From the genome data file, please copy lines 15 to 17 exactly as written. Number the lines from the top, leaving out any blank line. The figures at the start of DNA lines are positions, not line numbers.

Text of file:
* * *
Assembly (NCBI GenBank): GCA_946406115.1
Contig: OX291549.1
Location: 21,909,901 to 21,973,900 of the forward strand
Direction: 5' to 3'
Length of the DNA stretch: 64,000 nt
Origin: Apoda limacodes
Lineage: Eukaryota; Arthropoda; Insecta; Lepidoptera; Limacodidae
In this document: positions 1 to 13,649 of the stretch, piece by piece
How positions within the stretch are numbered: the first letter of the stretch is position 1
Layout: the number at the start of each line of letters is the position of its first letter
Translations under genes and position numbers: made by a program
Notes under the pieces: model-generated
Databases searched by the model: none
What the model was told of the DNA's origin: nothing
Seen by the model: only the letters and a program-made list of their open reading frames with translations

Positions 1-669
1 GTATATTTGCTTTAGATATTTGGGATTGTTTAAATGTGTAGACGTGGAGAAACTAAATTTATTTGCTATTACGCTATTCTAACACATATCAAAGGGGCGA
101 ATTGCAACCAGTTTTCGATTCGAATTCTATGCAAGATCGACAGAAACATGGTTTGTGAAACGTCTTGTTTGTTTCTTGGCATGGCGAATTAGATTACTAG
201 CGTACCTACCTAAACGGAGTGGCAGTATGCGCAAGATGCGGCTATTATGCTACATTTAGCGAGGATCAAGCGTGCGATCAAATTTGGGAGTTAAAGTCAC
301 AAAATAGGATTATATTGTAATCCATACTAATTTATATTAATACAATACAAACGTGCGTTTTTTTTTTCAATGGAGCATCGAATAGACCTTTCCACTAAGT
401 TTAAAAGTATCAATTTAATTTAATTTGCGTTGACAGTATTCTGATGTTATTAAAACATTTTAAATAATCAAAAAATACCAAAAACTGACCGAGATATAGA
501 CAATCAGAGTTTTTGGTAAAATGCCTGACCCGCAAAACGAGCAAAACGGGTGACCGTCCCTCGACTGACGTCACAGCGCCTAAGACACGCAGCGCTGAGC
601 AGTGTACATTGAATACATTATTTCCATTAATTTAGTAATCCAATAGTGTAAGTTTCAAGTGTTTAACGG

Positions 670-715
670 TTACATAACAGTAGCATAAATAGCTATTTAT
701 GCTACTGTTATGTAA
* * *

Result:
Seen by the model: only the letters and a program-made list of their open reading frames with translations

Positions 1-669
1 GTATATTTGCTTTAGATATTTGGGATTGTTTAAATGTGTAGACGTGGAGAAACTAAATTTATTTGCTATTACGCTATTCTAACACATATCAAAGGGGCGA